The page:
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Bush Defends Immigration Reform Plan


President Bush says his plan to use National Guard troops to help crack down on illegal immigration does not constitute a militarization of the U.S. border with Mexico. VOA's Michael Bowman reports from the White House, where Mr. Bush spoke one day after delivering a primetime televised address to the American people on immigration reform.

President Bush says up to 6,000 National Guard troops will be sent to the U.S.-Mexico border. They will work behind the scenes, freeing U.S. Border Patrol agents to focus on intercepting illegal aliens.

Speaking at a joint news conference with visiting Australian Prime Minister John Howard, Mr. Bush sought to dispel apprehensions about the plan at home and abroad.

"We are not going to militarize our border," Mr. Bush said. "Mexico is a friend. But what we are going to do is use assets necessary to be able to assure the American people that the border is secure. And the objective is, on the one hand protect our borders, and on the other hand to never lose sight of the thing that makes America unique, which is that we are a land of immigrants."

In his address Monday, the president unveiled a detailed program to stem the flow of illegal aliens to the United States and deal with the 11 to 12 million undocumented aliens living in the country.

In addition to deploying National Guard troops, the plan calls for expanding the U.S. Border Patrol, using advanced technology to monitor the vast U.S.-Mexico border, and establishing a guest worker program. The plan also calls for cracking down on employers who hire illegal aliens, and providing a rigorous path to eventual citizenship for some aliens who have led productive lives in the United States for a long period of time.

Congressional critics, including some within his own Republican Party, say any path to citizenship amounts to amnesty for aliens who broke the law. President Bush disagrees, and suggested his conservative critics are unrealistic.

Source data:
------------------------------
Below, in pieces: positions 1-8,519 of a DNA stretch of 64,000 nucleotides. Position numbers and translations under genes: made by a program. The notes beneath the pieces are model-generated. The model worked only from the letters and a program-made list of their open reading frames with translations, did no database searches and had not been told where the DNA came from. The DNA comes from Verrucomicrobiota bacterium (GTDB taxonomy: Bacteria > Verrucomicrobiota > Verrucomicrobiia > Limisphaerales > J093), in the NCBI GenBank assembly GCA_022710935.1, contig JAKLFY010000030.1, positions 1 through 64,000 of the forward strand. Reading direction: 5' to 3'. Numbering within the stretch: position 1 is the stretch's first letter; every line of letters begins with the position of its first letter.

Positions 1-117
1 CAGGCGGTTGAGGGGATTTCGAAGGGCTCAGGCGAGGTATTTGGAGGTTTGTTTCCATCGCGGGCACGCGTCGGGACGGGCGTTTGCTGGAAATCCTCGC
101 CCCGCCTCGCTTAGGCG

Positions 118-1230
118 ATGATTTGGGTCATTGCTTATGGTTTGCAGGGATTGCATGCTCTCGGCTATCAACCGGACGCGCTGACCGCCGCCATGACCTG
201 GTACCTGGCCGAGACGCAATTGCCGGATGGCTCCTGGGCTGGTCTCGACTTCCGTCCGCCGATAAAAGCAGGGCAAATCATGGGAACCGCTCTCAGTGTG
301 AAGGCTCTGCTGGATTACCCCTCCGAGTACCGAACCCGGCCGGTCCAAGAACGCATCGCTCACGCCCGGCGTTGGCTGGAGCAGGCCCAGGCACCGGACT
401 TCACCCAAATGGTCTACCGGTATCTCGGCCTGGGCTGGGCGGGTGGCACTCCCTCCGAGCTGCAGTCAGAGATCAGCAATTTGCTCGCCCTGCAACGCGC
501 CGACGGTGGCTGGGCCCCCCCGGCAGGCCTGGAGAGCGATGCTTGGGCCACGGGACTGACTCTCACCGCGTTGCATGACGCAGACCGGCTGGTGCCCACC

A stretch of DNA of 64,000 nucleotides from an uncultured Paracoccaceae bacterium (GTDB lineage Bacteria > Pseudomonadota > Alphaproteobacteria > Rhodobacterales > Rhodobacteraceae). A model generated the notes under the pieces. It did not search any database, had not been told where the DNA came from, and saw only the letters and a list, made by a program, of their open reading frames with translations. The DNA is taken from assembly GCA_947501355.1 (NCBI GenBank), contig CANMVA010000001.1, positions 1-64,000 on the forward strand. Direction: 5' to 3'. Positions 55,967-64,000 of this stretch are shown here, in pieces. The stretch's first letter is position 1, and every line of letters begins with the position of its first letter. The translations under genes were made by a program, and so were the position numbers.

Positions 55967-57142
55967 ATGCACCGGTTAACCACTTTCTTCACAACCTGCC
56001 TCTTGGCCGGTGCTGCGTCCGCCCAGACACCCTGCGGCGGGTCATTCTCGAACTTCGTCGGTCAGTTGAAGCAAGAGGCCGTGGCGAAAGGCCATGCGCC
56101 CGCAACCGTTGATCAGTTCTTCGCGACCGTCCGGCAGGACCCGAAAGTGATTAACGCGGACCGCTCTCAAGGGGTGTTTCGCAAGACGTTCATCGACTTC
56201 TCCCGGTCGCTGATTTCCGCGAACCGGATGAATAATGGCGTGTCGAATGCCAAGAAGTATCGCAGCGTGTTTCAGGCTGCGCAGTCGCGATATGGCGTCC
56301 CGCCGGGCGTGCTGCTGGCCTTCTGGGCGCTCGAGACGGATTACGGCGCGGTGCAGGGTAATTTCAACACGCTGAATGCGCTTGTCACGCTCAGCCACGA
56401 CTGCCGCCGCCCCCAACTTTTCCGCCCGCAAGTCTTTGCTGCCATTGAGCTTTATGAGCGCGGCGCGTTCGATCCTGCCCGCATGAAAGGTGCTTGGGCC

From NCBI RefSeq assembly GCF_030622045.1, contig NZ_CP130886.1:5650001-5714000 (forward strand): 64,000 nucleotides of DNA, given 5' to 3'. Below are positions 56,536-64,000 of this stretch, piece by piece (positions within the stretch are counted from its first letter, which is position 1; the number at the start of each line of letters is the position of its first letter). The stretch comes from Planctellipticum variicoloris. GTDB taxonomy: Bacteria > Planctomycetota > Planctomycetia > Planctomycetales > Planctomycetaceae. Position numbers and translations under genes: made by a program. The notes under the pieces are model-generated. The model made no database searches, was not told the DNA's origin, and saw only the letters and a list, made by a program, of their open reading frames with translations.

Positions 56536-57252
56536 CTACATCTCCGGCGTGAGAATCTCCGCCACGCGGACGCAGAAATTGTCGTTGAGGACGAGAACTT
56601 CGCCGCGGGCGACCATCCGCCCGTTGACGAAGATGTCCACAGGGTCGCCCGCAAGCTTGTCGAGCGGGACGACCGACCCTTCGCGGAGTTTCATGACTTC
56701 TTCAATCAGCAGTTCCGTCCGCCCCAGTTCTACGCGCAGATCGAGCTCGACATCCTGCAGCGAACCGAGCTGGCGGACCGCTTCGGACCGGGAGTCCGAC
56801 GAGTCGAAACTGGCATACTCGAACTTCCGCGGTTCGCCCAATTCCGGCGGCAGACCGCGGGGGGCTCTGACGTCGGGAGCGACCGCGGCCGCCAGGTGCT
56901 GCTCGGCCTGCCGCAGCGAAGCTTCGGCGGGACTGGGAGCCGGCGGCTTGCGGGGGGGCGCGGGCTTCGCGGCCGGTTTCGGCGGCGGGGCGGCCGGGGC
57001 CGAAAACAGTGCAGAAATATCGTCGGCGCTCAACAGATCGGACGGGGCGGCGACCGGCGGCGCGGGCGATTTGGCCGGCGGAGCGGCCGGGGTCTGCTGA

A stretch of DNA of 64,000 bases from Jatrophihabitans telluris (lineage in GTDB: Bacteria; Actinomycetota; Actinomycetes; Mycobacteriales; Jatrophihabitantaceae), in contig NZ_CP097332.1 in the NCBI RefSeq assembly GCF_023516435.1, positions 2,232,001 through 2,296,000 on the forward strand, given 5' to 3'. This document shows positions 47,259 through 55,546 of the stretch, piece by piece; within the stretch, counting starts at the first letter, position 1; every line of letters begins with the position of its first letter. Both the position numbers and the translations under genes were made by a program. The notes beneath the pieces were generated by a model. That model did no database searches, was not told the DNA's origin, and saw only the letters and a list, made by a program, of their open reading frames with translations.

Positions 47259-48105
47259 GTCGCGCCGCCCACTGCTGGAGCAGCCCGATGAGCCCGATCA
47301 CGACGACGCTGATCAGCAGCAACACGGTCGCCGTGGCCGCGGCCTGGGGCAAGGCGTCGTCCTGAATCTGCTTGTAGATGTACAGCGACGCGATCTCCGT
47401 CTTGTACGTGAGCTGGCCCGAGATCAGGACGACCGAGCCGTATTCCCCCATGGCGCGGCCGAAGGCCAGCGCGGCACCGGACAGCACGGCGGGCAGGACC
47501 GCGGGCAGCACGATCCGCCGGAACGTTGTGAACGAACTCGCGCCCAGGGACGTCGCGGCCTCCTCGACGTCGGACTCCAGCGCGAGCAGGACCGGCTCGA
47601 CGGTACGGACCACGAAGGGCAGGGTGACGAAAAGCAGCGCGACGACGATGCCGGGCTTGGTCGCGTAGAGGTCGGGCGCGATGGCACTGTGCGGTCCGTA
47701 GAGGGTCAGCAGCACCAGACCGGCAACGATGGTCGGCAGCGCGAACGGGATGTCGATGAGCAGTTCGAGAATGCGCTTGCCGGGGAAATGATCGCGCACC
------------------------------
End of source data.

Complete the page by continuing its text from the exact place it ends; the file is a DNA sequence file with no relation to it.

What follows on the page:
"There are some in our country who say, 'Let us just deport everybody.' It is unrealistic. It may sound attractive to some," Mr. Bush said. "You cannot deport people who have been in this country for a long period of time, millions of people. And so we have to be rational about how we move forward."

The House of Representatives has passed an immigration reform bill that would make illegal border crossing a felony, and penalize those who assist illegal aliens. The Senate is considering a bill that more closely mirrors President Bush's vision.

Whatever action the Senate takes, the resulting bill would have to be reconciled with the House version, setting the stage for potentially contentious negotiations between the two chambers.

Immigration has emerged as a polarizing issue in the United States before November midterm congressional elections.

In recent months, massive demonstrations have been held across the country in support of immigrants' rights. Others have demanded a crackdown on undocumented workers.

White House officials say President Bush is advocating a middle course between hardliners who want a zero-tolerance approach to all who entered the United States illegally, and those who argue the United States must not close its doors to foreigners who want to pursue the American dream.

Some members of Congress worry that a National Guard deployment along the border will further strain an over-burdened organization, making it more difficult for the Guard to meet obligations in the war on terror as well as disaster relief.

Administration officials say the Guard already plays a role in border security and will work in concert with state governments. The National Guard is organized at the state level, and members participate on a part-time, as needed basis.

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